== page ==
We live in a world where “business as usual” means change. Change is inevitable, be it in the organisation or our lives. But only some are successful in managing change while others falter. And to win in business, its essential not only to have a distinguishing strategy but also an effective change management process that helps minimise the resistance to change.
As a manager you are confronted with the change everyday in the form of new initiatives technology improvements or project based work. The knowledge of how people react to change will definitely help in leading your team more effectively through the change process.
People go through the following stages before change becomes the “new normal” :
Shock or denial
Acceptance of change
One of the most important tools for successful change management is the implementation of a well-planned communication strategy. Effective change communication reduces resistance and can help increase optimism about the change process. The converse is also true – poorly planned and executed communication will heighten the resistance and increase stress. Some of the key elements of this aspect are the “What”, “How”, “Who”, “When” of communication. Here’s a look at these aspects:
What to communicate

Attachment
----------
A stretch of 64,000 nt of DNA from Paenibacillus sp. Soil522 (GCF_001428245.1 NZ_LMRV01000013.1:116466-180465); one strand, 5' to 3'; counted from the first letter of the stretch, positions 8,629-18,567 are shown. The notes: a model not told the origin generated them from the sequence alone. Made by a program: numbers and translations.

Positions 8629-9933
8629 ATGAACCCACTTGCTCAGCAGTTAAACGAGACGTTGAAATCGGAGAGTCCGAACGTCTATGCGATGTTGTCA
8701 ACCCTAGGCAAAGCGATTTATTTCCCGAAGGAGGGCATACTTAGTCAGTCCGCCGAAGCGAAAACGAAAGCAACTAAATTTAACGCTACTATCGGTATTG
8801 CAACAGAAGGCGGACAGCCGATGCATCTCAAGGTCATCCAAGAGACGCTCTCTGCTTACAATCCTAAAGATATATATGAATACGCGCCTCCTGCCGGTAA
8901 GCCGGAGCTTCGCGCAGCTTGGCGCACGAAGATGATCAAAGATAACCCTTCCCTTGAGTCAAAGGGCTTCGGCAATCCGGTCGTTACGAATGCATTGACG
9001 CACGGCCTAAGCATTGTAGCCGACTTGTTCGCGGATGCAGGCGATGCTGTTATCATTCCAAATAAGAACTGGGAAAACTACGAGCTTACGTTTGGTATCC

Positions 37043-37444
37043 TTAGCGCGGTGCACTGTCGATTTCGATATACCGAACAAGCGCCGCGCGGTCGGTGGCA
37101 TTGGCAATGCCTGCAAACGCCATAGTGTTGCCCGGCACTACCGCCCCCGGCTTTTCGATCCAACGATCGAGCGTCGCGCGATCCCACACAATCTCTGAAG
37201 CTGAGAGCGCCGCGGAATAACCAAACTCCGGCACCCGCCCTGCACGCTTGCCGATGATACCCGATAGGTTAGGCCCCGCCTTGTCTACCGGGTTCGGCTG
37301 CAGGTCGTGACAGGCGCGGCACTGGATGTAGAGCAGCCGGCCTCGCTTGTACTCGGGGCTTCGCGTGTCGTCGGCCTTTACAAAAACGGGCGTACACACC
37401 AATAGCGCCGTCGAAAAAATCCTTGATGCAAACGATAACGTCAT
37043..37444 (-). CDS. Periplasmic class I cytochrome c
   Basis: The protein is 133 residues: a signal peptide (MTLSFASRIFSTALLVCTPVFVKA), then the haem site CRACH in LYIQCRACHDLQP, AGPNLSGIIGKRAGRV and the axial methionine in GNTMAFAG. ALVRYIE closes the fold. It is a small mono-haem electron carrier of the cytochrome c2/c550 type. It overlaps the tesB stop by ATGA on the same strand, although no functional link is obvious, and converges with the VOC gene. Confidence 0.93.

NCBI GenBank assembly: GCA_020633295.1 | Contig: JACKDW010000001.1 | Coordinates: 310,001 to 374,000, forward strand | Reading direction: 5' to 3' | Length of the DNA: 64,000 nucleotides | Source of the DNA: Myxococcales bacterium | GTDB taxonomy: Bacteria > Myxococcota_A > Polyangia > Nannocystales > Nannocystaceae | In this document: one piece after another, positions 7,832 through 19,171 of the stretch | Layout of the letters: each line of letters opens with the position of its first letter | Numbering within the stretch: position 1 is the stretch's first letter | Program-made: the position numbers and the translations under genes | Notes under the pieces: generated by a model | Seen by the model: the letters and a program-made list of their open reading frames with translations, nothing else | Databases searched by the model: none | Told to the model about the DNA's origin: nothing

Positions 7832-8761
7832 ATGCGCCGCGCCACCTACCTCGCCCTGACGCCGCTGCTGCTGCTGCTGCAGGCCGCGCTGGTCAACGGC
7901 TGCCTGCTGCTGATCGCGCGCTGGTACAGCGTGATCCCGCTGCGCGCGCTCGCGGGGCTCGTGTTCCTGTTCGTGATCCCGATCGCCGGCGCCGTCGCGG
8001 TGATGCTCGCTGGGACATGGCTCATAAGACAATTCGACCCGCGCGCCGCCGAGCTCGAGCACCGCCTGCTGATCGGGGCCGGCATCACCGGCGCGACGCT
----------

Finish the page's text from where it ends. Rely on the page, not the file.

The most important element to be communicated is the reason for change. It’s important to explain how the change affects and benefits the organisation and the individuals involved. Though employees will be broadly interested in how the change affects the organization, answer to the question, “what’s in it for me?” is very crucial for them.
When to communicate
The time chosen to communicate change could make the difference between successful transition and a failed attempt. Especially when an organization is about to go through some major change (merger, acquisition, downsizing) the rumour mills start working overtime very early. It’s crucial to communicate as early as possible and with the right amount of information. While all questions may not have answers, its crucial to have some information else this communication will lead to more panic rather than alleviating fears amongst the employees.
How to communicate
Experts say that change should be communicated using multiple platforms to impart the same message – this could be through an organisation-wide address by the C-level leadership team, town hall meetings, conferences, mails, presentations, intranet, social media – the options today are endless. However there is a difference between making information available and actually communicating it and in such stressful situations nothing can replace face-to-face communication.
While the C-level team may communicate the initial change, the next level of communication needs to be undertaken by the immediate managers. The organisation needs to however ensure that the team managers are in well equipped to discuss the changes with their team. To that effect, a session of the managers with one or more senior leaders who can address their concerns and questions may be required.